Nothing in the interim years has changed — anyone who is content to accept SP has only themselves to blame for any shortfall. It’s a free world — you make your choice and accept the consequences. Who buys a car or any other commodity without shopping around? <br>Go racing — or go on the exchanges!
And all this talk about 2%, 3% etc over-rounds per horse on SP is deluding themselves ( or perhaps unconsciously trying to justify their constant annual betting losses) because at the hard coalface of making a balanced book at the races, such over-rounds are not in existence in a quickly changing and volatile market.May 18, 2007 at 08:32 #59938
Wednesday’s over-rounds came out at 1.7% per runner, with the last race(now the unlucky last) over 2% per runner.May 18, 2007 at 08:50 #59940davidbradyMember
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Quote: from hoofhearted on 5:46 pm on May 17, 2007[br]And all this talk about 2%, 3% etc over-rounds per horse on SP is deluding themselves ( or perhaps unconsciously trying to justify their constant annual betting losses) because at the hard coalface of making a balanced book at the races, such over-rounds are not in existence in a quickly changing and volatile market. <br>
There is a big distinction between on-course layers laying specific prices and thinking on their feet and the big 3 manipulating those prices with the bookies who make up the SP in order that the off-course SP liabilities are minimised.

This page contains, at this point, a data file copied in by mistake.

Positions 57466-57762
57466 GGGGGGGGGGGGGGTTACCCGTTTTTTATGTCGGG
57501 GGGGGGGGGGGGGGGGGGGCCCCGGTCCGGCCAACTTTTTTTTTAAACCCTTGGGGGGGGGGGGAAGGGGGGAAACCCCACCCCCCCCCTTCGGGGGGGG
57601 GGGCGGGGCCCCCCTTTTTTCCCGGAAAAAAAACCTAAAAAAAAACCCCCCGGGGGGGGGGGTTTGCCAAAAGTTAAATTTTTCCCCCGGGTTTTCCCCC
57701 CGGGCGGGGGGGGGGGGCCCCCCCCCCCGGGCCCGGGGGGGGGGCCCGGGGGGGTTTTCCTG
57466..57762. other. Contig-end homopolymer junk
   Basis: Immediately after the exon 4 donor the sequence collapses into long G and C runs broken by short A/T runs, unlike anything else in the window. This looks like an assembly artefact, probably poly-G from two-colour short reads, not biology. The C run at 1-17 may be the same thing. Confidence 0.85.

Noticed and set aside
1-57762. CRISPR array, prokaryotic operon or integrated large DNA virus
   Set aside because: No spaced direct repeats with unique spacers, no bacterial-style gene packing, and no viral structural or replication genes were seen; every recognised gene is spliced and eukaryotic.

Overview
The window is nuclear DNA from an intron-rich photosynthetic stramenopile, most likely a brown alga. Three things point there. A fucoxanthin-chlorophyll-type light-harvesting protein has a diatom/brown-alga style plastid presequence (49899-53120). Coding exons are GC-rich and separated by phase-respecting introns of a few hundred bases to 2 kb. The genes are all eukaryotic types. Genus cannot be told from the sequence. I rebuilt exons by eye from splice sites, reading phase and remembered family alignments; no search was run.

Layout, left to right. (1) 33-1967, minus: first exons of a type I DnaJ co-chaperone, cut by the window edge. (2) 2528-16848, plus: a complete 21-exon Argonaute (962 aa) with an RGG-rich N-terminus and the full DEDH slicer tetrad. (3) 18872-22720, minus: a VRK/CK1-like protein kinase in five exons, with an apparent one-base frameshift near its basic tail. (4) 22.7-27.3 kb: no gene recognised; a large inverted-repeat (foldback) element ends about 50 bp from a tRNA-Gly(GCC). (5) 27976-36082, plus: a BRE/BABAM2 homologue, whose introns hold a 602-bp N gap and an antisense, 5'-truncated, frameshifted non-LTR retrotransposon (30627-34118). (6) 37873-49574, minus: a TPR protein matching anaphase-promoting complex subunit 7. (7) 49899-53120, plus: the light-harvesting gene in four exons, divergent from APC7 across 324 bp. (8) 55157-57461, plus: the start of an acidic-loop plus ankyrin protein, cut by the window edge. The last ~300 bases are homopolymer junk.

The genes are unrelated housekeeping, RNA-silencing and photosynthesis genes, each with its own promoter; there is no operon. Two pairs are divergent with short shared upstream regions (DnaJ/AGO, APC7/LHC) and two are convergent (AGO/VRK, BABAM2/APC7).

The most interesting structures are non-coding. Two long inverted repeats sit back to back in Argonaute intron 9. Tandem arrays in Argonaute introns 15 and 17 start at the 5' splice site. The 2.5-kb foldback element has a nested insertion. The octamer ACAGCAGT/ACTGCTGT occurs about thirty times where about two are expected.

I would have no problem betting at SP if I thought the SP market was a relatively fair indicator of the probabilities involved. I appreciate that there is going to be some premium to pay for this service but provided it’s reasonable, then I have no problem with that.
I DO have an issue with the inherent profit margins in the current SP system. Barry Dennis has already stated (in a previous thread) that he prices his board to give a 100% book for the place market which means that the win-only punters are screwed.
IMO, it’s about time we scrapped the current fraction-based place betting and introduced 2 books similar to Betfair – win-only and place-only. We could use the SPs from the course as normal for the win-bets while place-only bets are settled at the tote rate, perhaps adjusted upwards to account for the 17% take-out which the tote has.May 18, 2007 at 18:50 #59944Shadow LeaderMember
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Quote: from Artemis on 4:39 pm on May 17, 2007[br]<br>Today it’s different and racing has to compete with many other forms of gambling to gain its market share. It’s a minority sport – it would be off the map if C4 pulled out – and we all need to let the betting public see that they <br>
Sorry – can’t agree with that at all. Despite what the doom and gloom merchants keep saying, betting on horseracing is still exceptionally robust despite the increased opportunities to bet on other things. Horseracing still accounts for the lions share of turnover for bookmaking firms and will continue to do so for the foreseeable future. Does anyone seriously think that if C4 pulled out of racing the betting on the sport would go into a massive decline? Of course it wouldn’t – it’s not the 20p terrestrial coverage lucky 15 merchants that keep the industry afloat. It would have an effect but it wouldn’t be terminal.
(Edited by Shadow Leader at 8:51 pm on May 18, 2007)
<br>(Edited by Shadow Leader at 8:53 pm on May 18, 2007)<br>
(Edited by Shadow Leader at 8:53 pm on May 18, 2007)